U.N. Secretary-General Ban Ki-moon alights from a helicopter during one of his visits to Myanmar. Some detained staff members of the U.N. and other international groups in Myanmar have been released. Photo by: Mark Garten / UN

While relieved at the release of some of their aid workers, the United Nations and Médecins Sans Frontières remain concerned about staff members who have been in detention since they were arrested in Myanmar’s Rakhine state in June.

Four of MSF’s six detained staff members have been released last week, Communications Adviser Jo Kuper confirmed to Devex via email. Aye Win, U.N. national information officer in Myanmar, has also confirmed the release of some U.N. staff members.

But he remains mum on the identities of the aid workers.

“We are deliberately not issuing names or numbers released as the discussion is still in process as to the remaining persons,” he said, adding security and privacy issues concerning the aid workers.

The U.N. High Commissioner for Refugees has said two of its four local staff members have been released, according to the Associated Press. This, however, cannot be independently verified.

The U.N. World Food Program, meanwhile, confirmed to Devex that one of its staff members has been freed. Another, however, remains in government custody.

“We are hopeful that our staff member still in detention will be released soon,” WFP Pakistan Head of Public Information and Resource Mobilization Robin Lodge said. “We do not at this point have any information as to the circumstances — only that the authorities described all those detained, including a number of NGO staff, as ‘troublemakers’.”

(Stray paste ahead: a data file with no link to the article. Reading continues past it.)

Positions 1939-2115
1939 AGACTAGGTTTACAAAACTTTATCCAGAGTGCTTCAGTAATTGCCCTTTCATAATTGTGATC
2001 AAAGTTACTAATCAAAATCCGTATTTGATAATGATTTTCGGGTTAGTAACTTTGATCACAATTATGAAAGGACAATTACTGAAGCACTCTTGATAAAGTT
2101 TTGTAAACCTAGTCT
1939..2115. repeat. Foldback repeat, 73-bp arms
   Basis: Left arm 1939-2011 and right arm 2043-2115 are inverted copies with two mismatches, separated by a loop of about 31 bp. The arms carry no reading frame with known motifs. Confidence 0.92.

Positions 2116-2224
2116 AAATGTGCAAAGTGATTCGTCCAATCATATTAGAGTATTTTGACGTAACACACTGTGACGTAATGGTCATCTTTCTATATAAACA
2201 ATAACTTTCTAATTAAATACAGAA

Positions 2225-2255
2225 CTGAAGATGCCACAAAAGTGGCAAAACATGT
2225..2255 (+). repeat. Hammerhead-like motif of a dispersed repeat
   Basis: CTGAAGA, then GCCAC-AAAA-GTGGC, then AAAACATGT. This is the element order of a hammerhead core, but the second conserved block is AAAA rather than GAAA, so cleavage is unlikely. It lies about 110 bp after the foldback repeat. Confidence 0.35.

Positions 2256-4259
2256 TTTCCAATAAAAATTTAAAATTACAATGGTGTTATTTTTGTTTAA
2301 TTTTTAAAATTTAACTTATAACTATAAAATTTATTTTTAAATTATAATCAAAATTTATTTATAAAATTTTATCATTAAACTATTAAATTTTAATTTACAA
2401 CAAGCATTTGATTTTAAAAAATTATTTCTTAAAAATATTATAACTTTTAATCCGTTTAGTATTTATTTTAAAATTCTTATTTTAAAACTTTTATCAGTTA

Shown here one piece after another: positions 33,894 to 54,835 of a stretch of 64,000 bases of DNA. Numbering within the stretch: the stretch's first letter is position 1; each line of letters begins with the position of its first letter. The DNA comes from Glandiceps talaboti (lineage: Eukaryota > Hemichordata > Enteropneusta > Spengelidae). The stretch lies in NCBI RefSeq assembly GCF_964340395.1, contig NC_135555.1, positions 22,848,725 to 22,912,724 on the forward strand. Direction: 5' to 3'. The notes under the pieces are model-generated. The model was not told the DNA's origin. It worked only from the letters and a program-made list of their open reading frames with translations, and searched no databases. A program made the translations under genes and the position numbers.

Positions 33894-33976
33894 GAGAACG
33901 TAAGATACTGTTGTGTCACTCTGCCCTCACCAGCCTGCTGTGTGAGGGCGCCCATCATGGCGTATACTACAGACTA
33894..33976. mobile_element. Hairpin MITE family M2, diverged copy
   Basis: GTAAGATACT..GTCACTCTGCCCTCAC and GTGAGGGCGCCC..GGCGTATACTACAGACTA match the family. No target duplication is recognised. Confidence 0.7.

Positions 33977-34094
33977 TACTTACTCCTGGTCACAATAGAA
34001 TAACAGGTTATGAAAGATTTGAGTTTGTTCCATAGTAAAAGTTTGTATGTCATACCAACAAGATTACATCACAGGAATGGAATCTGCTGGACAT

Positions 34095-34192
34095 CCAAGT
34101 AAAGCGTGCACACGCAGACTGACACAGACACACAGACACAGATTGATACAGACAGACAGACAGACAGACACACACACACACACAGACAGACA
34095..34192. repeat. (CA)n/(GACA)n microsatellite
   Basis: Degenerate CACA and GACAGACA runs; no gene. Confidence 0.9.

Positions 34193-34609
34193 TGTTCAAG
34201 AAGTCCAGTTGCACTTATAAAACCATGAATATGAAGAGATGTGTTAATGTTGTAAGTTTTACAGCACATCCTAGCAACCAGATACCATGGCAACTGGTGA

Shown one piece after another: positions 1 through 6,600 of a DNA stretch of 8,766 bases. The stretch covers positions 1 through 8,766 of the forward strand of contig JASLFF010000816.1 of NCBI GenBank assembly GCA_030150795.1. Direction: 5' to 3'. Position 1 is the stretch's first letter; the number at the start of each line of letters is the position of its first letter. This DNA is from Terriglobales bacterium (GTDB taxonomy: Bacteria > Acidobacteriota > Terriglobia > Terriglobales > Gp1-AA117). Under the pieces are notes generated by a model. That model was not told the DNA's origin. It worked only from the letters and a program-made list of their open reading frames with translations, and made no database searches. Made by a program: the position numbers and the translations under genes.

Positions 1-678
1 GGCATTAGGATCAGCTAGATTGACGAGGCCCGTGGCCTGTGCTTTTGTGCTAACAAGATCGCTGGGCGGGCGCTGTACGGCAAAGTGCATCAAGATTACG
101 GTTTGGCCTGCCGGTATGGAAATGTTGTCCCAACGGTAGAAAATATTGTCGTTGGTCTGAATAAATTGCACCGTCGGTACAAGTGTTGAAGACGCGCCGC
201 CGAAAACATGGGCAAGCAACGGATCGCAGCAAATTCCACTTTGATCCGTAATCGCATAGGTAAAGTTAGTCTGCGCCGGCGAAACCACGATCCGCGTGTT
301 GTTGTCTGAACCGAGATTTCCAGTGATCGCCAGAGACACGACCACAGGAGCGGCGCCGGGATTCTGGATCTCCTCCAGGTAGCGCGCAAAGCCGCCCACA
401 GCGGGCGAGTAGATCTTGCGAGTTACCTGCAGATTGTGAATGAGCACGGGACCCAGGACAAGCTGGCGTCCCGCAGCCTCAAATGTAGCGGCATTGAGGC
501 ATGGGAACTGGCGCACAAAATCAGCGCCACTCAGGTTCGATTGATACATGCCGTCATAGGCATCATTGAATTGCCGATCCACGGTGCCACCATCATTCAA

The arrests followed an eruption of violence in Rakhine, where President Thein Sein declared a state of emergency in June. Some aid groups have already returned to the area amid ongoing security concerns.

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About the author

  • Jenny Lei Ravelo

    Jenny Lei Ravelo is a Devex Senior Reporter based in Manila. She covers global health, with a particular focus on the World Health Organization, and other development and humanitarian aid trends in Asia Pacific. Prior to Devex, she wrote for ABS-CBN, one of the largest broadcasting networks in the Philippines, and was a copy editor for various international scientific journals. She received her journalism degree from the University of Santo Tomas.